‘Billie Jean for President” reads the placard hoisted by an excitable fan at the climactic moment of Battle of the Sexes. Subtle! The story of an epic showdown between a feminist and a troglodyte is for Hollywood an unmissable opportunity to restage the 2016 election as a 1973 tennis match, the big attraction being that this time the woman wins.
Except the movie undermines its own point by not understanding who the real underdog is, nor why he’s ever so much more appealing than the dull, grinding standard-bearer for female equality. If this movie had an anthem, it would be “I Am Woman, Hear Me Bore.”
Bobby Riggs (played as pathetically needy by Steve Carell) is in 1973 a 55-year-old clubhouse hustler having problems with his rich wife (Elisabeth Shue), who throws him out of the house because of his gambling addiction. When a Rolls-Royce turns up in the driveway and he sheepishly admits he won it in a bet, she calls it the last straw. How dare he ruin her life by winning luxury automobiles? He’s the kind of guy who attends a Gamblers’ Anonymous meeting and urges the other attendees not to quit betting but to quit losing. There’s a difference, he explains, between gamblers and hustlers. It’s a glorious moment, sort of the country club version of General Patton telling the men that the goal isn’t to die for their country — it’s to make the other dumb sonofabitch die for his.
All that is mere background, though. In the foreground is Billie Jean King (a rabbity, withdrawn Emma Stone). Depending on the moment, she’s either the best or second-best female tennis player in the world, but the boys at the United States Lawn Tennis Association won’t pay her on par with the male players. They argue that women’s tennis is simply worth less in the marketplace. King huffs out the door and forms the Women’s Tennis Association along with a pushy promoter (Sarah Silverman, who tries hard for laughs that don’t quite materialize). The righteousness of their cause is somewhat muddled by their dependence on a sponsor selling a brand of women’s cigarettes that touted smoking as a dieting aid. Younger readers will not recall this, but there was once an era when it was considered unladylike to smoke. Feminists rejoiced when they broke down this barrier. You’ve come a long way, baby. Celebrate by giving yourself cancer.
King meanwhile strikes up a flirtation with a vixenish hairdresser (Andrea Riseborough), which is inconvenient because she has a husband. (His name is Larry King. Not the former CNN host and legendary USA Today columnist.) Her sexuality is presented as very dicey and dangerous stuff, but since we in 2016 know the outcome of her coming out — nobody much cared — there isn’t a lot of dramatic mileage here. This isn’t The Imitation Game. Gradually America learned King was gay, and America shrugged.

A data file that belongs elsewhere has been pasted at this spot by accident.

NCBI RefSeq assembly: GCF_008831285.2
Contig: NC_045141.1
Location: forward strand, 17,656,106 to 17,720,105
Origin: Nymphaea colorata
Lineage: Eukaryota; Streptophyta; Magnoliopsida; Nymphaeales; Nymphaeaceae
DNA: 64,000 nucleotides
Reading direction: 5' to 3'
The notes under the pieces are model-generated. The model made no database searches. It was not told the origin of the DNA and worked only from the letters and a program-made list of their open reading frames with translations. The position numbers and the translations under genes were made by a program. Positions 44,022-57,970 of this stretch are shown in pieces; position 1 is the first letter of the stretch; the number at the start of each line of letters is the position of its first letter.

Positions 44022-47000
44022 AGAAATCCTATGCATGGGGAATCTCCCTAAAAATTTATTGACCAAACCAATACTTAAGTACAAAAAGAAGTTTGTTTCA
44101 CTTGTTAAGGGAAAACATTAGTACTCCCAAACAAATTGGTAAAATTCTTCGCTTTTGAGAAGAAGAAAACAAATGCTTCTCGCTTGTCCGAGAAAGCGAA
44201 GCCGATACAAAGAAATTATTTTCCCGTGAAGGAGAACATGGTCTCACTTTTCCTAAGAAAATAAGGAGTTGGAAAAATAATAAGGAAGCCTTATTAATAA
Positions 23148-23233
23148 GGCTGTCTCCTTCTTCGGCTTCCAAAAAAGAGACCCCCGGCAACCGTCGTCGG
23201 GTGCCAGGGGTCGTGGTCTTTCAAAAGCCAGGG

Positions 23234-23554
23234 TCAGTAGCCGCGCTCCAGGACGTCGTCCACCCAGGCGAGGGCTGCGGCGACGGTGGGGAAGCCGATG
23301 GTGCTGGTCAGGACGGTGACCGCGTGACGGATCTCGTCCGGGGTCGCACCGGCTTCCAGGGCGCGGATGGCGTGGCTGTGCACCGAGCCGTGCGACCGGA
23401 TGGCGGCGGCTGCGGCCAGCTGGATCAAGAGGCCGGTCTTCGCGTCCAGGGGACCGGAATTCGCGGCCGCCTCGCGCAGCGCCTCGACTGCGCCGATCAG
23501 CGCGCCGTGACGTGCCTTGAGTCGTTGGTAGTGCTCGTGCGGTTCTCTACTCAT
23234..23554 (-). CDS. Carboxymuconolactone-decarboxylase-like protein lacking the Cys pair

As if to present a Big Top version of her struggle for equality, Riggs starts making a nationwide spectacle of his boast that he could beat any woman in tennis, even giving himself the title “male chauvinist pig.” Long before Trump vs. Megyn Kelly, he becomes America’s favorite sexist troll, making such a ruckus that huge prize money flocks to his proposed matches. Then he goes out and beats Margaret Court, the top-ranked ladies’ tennis player at the moment. Not only does he beat her, he demolishes her, 6–2, 6–1.
It’s impossible not to think of John McEnroe’s comment that Serena Williams would be ranked no. 700 if she played in the men’s circuit. Riggs, though a Wimbledon champion in his youth, is now 55 and out of shape. Instead of training, he parties. He isn’t close to being one of the top 700 male tennis players in the world. When he goes on to play King, he manages to win ten games over three sets and proves a perfectly creditable opponent. The movie’s implied contention that women’s tennis offers the same quality of play as men’s simply doesn’t withstand acquaintance with the facts.
Moreover, that point is made in the dullest way imaginable. Simon Beaufoy is one of the most accomplished screenwriters working today, with The Full Monty and Slumdog Millionaire to his vast credit, but he falls into the earnest-message-movie trap and keeps having his characters state, restate and re-restate the themes of the film in one on-the-nose scene after another. The directors, the wife-and-husband team of Valerie Faris and Jonathan Dayton, who made Little Miss Sunshine in 2006 but haven’t had a hit since, don’t seem to realize that the irrepressible Riggs — he’s such a born entertainer that he wears scuba flippers for one match and plays another with a dog on a leash — is the one we want to hang out with. King is simply a grind, a classic student-council nerd who stays home and does her homework while Riggs, the class clown, is out there making the world giggle with outrageous stunts and insult comedy.
Was Billie Jean King the 1970s version of Hillary Clinton? Of course she was. In her self-absolving new memoir What Happened, Hillary is — still — bragging about all the briefing books she slogged through, all the policy memos she mastered, all the mileage she racked up visiting other countries. If getting elected president were a question of who did the most homework, she would have prevailed. But if there had been an election about whom America preferred in the 1973 Battle of the Sexes, Riggs would have won in a landslide.
— Kyle Smith is National Review’s critic-at-large.